News: ANSF, ISAF celebrate Eid al-Adha
Story by Spc. Cardell Brown
CAMP NANTHAN SMITH, Afghanistan - Soldiers from the Afghan National Security Force in partnership with the International Security Assistance Force hosted a four day Eid al-Adha celebration at Camp Nathan Smith this week.
The celebration was attended by Afghan-American contractors, ANSF, ISAF and Afghan workers for the camp.
The celebration originated as an idea of Daud Nafey, an Afghan-American who works at CNS as a contractor. The 411th Civil Affairs Battalion, based out of Danbury, Conn., and now attached to the 1st Brigade Combat Team, 4th Infantry Division, turned Nafey’s idea into a reality.
“We strive to ensure that our connection is always strong between the ISAF and the local communities,” said Capt. Donald Harris, company commander, 411th Civil Affairs. “We work with the Afghans everyday and we want to share in their culture.”
The four day celebration at CNS included activities such as a feast, a traditional animal sacrifice, exchanging presents, and Afghan games. The celebration ended in the same manner as it began, with a food and fun.
An Afghan band also performed on both the first and last day of the Eid celebration. The music enticed everyone to dance and experience another part of the Afghan culture.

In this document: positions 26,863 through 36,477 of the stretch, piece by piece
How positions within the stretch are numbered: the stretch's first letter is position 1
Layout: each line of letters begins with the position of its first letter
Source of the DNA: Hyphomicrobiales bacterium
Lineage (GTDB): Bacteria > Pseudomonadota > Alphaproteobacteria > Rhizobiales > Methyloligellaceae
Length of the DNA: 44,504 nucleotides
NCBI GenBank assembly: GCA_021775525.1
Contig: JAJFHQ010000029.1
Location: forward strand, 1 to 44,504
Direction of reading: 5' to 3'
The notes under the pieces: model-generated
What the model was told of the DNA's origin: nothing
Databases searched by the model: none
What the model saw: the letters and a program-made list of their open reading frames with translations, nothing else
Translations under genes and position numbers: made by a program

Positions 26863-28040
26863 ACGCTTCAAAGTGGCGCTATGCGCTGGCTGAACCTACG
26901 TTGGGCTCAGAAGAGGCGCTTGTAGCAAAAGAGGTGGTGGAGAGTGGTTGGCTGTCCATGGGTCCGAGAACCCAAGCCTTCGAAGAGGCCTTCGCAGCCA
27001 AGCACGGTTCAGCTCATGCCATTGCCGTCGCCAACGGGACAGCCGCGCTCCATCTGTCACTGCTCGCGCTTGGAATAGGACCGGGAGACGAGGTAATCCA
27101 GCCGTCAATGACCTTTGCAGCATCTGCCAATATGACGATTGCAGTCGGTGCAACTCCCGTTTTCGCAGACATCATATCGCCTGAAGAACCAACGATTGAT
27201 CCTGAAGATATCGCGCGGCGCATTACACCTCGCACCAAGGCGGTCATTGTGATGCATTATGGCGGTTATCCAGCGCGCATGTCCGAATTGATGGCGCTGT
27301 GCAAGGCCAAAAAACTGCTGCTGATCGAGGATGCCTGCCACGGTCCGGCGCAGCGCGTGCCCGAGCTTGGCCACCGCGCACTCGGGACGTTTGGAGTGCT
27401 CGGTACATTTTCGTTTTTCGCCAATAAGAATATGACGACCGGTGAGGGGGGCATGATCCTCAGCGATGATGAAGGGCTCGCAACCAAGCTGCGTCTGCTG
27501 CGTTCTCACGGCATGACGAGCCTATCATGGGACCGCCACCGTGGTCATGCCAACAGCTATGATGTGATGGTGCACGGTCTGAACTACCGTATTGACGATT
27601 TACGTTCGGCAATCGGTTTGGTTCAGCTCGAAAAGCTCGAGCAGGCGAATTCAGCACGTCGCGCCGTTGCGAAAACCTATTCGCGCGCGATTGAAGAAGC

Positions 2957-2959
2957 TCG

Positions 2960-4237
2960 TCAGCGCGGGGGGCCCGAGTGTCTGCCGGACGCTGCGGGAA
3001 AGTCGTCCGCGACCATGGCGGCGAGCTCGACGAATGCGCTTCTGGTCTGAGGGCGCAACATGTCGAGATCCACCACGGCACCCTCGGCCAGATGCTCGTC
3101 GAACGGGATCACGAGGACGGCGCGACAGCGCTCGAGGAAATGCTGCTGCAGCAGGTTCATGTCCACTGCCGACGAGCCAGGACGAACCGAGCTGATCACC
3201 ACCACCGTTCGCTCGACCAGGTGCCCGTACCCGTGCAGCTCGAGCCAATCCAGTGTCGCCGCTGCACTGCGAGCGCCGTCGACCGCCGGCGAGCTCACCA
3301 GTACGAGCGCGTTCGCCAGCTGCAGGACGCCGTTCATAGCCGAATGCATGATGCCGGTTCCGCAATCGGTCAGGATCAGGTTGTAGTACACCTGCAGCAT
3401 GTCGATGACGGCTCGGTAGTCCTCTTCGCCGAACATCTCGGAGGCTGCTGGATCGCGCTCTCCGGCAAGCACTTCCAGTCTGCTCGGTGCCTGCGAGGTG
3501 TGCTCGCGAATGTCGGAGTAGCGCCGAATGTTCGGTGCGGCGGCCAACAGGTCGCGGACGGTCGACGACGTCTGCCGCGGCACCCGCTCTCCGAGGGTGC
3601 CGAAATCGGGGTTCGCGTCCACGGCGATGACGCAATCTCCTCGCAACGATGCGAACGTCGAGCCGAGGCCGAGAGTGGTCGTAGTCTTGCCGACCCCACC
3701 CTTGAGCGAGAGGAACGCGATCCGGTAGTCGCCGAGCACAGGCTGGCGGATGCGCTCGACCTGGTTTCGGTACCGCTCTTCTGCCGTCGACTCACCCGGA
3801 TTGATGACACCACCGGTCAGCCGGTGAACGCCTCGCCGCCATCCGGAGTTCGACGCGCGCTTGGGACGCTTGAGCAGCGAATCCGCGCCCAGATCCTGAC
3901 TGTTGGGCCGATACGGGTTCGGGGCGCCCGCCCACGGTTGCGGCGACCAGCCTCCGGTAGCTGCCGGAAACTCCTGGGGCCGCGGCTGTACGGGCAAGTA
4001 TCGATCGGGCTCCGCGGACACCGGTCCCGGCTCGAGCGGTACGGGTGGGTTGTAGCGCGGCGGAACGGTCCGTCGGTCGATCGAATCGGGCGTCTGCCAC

“Eid is all about welcoming people and it doesn’t matter who they are,” said Kristin Kauffmann, civil affairs, 411th Civil Affairs.
Kauffmann also spoke extensively about bridging the cultural gap and making a solid effort to understand one another.
“Hosting the celebration shows the respect we have for their culture and religion. We simply hope that this experience will be shared with other Afghan citizens,” she said.
One of the most important parts of the holiday is animal sacrifices. The animal may consist of a cow, goat or sheep, said Kauffmann.
“We sacrifice animals because Abraham sacrificed a ram instead of his son by Allah’s design,” said Hamidullah Amiry, language assistant for the Kandahar Provincial Reconstruction Team.
“The sacrifice consists of dividing the animal into three parts and distributing one part to the poor, another to your neighbors, and keeping the final part for yourself,” said Kauffmann.
“This celebration that is a very big deal for Afghans everywhere,” said Amiry. “We feel that as long as the Americans are respecting our religion and culture we should do the same for theirs. That’s why this celebration will have a good effect throughout the entire country.”